Strategy: learn about the main challenges for companies

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David Kallás, professor at Insper and coordinator of the Center for Business Studies (CENeg), addresses challenges and paths for companies in this period of crisis


Following the joint efforts of the entire Insper Community to mitigate the impact of COVID-19, we are publishing a series of interviews with professors, managers, deans, and directors to address actions taken by our school, as well as tips and guidelines in the most diverse fields to help overcome the challenges of this period.

In the interview that follows, David Kallás, professor at Insper and coordinator of our Center for Business Studies (CENeg), addresses relevant issues when we think about the challenges companies will face, from a strategy point of view:

1) From the point of view of strategy, what are the main challenges brought to companies by the crisis generated by the new coronavirus?

The main challenge is to plan and execute the strategy in times of uncertainty. We do not yet know what the impact of the pandemic will be, let alone how long it will last. To this end, executives must exercise flexibility and responsiveness at their highest level.

2) Is it possible to develop strategic planning at this time? If so, how?

Here, I think we should separate it into two levels of plans, as follows:

  1. a) short term (until the end of the crisis — today I think that this term should not end before the end of 2020): At this time, all efforts should focus on crisis management. In general, plans should focus on topics such as (1) what to do to take care of human capital, (2) how to manage cash and working capital, (3) how to take care of the brand and reputation and (4 ) how to secure the supply chain during the crisis.
  2. b) medium and long term (after the end of the crisis, with the entire population immunized or vaccinated): Here, it is already possible, for sure, to anticipate what changes will take place in the business context. Which sectors will be deeply impacted? Which behavioral changes will be irreversible? In this time horizon, it is possible for sure to plan likely changes in the organization’s business model (or in part of the model). If your organization is in one of these impacted sectors, a thought on scenarios and possible strategic movements of attack or defense to them is suitable here. I think that sectors like education and health services are two examples where the change will be radical.

3) Regarding the supply chain: Is it possible to anticipate potential impacts?

Definitely, and perhaps there is no more time to “anticipate” impacts, as they must already be occurring. However, it is possible to devise strategies to minimize them. Here, the duration of the pandemic is crucial, as possible shutdowns, in the production by suppliers, in their different tiers (suppliers of the first-, second-, third-order, or more), can generate production losses. On the other hand, the sharp drop in demand in some sectors may offset that loss in supply. In the worst case, the problem will occur only on one side (only on supply, or worse, only on demand), impacting inventory levels. At this point, executives must develop logistics alternatives, such as the development of other modes and suppliers, besides recalculating inventory levels needed to withstand the crisis.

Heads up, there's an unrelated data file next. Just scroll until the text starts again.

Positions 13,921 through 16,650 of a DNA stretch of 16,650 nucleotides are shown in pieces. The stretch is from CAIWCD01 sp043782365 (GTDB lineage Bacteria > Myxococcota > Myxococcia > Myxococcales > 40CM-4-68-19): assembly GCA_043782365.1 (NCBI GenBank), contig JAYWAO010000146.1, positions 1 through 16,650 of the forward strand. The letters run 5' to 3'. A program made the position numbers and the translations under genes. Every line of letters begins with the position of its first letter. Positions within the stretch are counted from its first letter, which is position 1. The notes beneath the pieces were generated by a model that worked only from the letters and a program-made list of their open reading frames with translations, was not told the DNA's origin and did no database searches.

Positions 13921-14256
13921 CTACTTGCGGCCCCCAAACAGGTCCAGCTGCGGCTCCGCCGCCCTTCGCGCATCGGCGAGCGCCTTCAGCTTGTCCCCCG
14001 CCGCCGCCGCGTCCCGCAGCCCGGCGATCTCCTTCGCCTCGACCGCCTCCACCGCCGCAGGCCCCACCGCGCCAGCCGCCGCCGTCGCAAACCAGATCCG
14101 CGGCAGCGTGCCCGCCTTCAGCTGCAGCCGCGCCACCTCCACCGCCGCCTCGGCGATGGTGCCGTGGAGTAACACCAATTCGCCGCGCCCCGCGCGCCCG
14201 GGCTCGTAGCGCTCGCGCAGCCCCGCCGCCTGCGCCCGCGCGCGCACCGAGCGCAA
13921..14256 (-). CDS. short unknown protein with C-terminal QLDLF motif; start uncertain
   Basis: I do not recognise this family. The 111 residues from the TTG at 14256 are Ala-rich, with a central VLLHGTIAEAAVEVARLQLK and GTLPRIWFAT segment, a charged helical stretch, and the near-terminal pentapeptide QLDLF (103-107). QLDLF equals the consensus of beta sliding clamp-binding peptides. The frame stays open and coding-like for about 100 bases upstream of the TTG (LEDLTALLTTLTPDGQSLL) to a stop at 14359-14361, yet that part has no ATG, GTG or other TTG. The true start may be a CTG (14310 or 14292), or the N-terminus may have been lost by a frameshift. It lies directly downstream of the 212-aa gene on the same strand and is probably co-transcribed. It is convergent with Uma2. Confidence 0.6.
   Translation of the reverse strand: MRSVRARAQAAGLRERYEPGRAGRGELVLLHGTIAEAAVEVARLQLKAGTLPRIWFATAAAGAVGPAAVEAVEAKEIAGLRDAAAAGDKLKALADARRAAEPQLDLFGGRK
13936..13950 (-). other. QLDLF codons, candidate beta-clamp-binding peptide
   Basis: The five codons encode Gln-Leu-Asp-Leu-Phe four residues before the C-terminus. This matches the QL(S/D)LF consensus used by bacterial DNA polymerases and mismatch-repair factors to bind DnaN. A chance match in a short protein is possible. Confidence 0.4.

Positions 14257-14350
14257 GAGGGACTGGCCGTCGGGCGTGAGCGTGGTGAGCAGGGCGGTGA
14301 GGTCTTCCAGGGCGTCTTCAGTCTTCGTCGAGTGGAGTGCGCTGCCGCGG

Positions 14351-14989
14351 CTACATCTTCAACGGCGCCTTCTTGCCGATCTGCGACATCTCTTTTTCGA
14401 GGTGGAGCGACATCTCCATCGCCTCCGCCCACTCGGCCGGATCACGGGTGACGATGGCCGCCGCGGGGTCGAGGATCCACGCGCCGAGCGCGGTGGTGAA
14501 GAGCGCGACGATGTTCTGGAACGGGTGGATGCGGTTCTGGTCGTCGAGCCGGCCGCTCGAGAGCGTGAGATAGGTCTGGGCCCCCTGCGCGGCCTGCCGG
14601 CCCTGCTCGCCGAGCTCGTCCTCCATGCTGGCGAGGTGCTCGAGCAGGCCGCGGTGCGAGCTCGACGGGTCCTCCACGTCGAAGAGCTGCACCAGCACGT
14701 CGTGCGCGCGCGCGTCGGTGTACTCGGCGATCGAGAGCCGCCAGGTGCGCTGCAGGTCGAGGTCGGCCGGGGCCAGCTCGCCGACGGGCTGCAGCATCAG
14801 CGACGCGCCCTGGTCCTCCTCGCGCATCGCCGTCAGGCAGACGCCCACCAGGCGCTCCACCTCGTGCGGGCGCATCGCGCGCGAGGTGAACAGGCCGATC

4) Regarding the relationship with employees, what are the best strategies for companies at this time?

The moment is to build strong bonds with employees and bring them security in these times of distress. Health protection comes first. It is recommended to follow safety criteria, guide teams, isolate at-risk groups, and seek alternatives such as working from home for those who can work in this way. Transparent, two-way communication is essential. It is time to bring out the human side and practice empathy, recognizing that it has not been easy for anyone.

5) Can the crisis generated by the coronavirus bring strategic opportunities for companies? If so, which ones?

For some companies, definitely. During the crisis, suppliers of essential supplies and services will have excess demand. Other companies can develop creative solutions to problems that arise from social isolation. Moreover, after the end of the crisis, with possible changes in behaviors and patterns, opportunities for companies that react more quickly will arise, too.


David Kallás is a partner at KC&D, UPF, and JBJ Partners, all management and strategy consulting firms. He is a professor at Hospital Israelita Albert Einstein and Insper, where he also coordinates the Center for Business Studies. Prof. Kallás also serves as Vice-President at ANEFAC (the Brazilian Association of Finance, Administration, and Accounting Executives). He holds a Ph.D. in strategy from Fundação Getulio Vargas’ São Paulo School of Business Administration (FGV/EAESP), as well as a master’s degree and a bachelor’s degree in Business Administration from the School of Economics, Business, and Accounting of the University of São Paulo (FEA/USP). He has articles published in several Brazilian and international journals and had authored four books on management and strategy.



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